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code is:

with(location)
    {
        var url=href+"aaa";    
    }
alert(url);

the variable url declare in with,but it can access outside with,why?

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2  
with is not a function, so it doesn't introduce a new variable scope. it just changes what this refers to. –  ronalchn Sep 3 '12 at 1:33

3 Answers 3

up vote 2 down vote accepted

In JavaScript, there is no block-level scoping; only function-level scoping. Take these two examples:

if (true) {
    var a = 5;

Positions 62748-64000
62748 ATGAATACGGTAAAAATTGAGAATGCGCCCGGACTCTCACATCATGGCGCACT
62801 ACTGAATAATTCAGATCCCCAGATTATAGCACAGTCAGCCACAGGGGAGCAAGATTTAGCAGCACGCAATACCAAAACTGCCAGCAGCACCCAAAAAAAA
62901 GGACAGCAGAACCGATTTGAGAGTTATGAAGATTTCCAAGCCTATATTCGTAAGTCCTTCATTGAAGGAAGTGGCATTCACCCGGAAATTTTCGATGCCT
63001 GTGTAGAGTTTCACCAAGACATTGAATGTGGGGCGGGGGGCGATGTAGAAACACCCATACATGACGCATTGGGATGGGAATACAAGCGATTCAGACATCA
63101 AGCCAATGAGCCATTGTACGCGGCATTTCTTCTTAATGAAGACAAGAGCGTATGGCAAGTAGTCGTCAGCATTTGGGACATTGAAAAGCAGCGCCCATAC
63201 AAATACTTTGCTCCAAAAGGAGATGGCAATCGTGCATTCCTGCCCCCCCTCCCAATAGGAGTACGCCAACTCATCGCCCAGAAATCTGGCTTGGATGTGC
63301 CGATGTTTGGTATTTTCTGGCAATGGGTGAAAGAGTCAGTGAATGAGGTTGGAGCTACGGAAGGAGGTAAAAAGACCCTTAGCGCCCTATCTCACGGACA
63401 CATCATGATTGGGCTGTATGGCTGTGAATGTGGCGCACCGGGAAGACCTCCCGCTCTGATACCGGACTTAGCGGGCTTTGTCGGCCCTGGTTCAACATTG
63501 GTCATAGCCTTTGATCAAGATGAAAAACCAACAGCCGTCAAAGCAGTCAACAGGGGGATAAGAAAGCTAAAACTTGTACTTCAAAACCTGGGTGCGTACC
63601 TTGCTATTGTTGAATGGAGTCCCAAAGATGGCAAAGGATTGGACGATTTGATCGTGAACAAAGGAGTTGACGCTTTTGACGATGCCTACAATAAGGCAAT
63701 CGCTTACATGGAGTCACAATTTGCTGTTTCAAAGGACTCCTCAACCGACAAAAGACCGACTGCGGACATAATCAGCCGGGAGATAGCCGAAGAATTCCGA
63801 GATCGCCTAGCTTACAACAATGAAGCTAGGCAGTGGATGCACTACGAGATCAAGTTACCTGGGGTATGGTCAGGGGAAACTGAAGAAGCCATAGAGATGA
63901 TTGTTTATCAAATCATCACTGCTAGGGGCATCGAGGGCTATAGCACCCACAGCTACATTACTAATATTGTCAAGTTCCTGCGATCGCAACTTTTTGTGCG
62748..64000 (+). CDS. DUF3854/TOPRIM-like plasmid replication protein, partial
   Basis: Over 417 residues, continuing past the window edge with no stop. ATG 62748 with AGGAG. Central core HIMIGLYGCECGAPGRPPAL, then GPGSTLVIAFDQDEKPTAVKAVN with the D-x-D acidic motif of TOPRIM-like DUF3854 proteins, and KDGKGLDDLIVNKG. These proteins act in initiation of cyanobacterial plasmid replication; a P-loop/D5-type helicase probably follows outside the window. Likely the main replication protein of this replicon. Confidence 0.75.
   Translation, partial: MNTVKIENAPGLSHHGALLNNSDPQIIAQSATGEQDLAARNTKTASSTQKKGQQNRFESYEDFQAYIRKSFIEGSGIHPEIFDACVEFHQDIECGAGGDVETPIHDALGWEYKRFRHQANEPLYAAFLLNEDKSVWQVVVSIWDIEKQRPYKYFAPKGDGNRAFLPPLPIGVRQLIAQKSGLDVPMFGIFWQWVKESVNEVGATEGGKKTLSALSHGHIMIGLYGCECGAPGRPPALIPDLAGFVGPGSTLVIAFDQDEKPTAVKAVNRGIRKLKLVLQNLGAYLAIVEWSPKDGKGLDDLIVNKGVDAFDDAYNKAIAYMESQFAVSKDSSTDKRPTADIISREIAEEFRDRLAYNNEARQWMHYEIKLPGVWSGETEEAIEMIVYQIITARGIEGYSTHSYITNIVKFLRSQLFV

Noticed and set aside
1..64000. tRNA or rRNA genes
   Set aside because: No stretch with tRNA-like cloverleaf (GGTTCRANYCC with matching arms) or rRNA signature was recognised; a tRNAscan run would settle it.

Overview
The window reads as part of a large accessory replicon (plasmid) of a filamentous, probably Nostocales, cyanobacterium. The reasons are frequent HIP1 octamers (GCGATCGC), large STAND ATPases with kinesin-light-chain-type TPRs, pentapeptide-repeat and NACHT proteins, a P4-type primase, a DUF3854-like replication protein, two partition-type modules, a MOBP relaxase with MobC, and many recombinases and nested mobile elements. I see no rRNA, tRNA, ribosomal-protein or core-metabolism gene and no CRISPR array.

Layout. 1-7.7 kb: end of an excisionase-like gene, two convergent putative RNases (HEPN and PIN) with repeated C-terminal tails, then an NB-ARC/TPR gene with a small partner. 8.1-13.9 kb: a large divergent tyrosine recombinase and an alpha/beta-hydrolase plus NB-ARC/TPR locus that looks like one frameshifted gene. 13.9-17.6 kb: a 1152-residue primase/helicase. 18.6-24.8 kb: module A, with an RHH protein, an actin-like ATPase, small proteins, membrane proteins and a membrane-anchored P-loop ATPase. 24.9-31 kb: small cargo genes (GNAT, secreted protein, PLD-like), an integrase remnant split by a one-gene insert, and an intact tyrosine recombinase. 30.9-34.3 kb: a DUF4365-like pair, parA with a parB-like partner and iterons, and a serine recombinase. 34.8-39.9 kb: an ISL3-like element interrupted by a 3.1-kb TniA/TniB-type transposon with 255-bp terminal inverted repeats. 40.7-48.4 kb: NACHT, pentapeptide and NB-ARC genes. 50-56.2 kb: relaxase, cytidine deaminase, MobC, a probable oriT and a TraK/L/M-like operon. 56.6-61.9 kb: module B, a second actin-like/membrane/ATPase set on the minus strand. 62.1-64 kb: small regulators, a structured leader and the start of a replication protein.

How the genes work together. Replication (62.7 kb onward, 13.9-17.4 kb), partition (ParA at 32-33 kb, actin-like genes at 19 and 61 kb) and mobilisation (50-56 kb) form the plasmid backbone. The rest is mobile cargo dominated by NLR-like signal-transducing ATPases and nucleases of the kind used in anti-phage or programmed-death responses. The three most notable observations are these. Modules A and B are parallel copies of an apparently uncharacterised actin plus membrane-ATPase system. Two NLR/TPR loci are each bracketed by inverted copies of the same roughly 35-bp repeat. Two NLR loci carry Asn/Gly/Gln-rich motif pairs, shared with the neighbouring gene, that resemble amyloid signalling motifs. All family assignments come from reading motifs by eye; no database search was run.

}

alert(a); // 5

// ...

function foo() {
    var a = 5;
}

foo();

alert(a); // ReferenceError: a is not defined
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Because var url; is hoisted to the top of the function block. JavaScript doesn't have block-level scoping, only closure-level (functions).

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See this answer: http://stackoverflow.com/a/185283/548696

The problem is that variables defined within this block are nit scoped to this block (only the object you will enclose after with is).

To achieve block-level scoping, do something like that:

with({"url": href+"aaa"}) {
    // url is available here    
}
alert(url); // but not here

or rather use let statement, as with is considered harmful:

let (url = href + "aaa"){
    // url available here
}
// but not here
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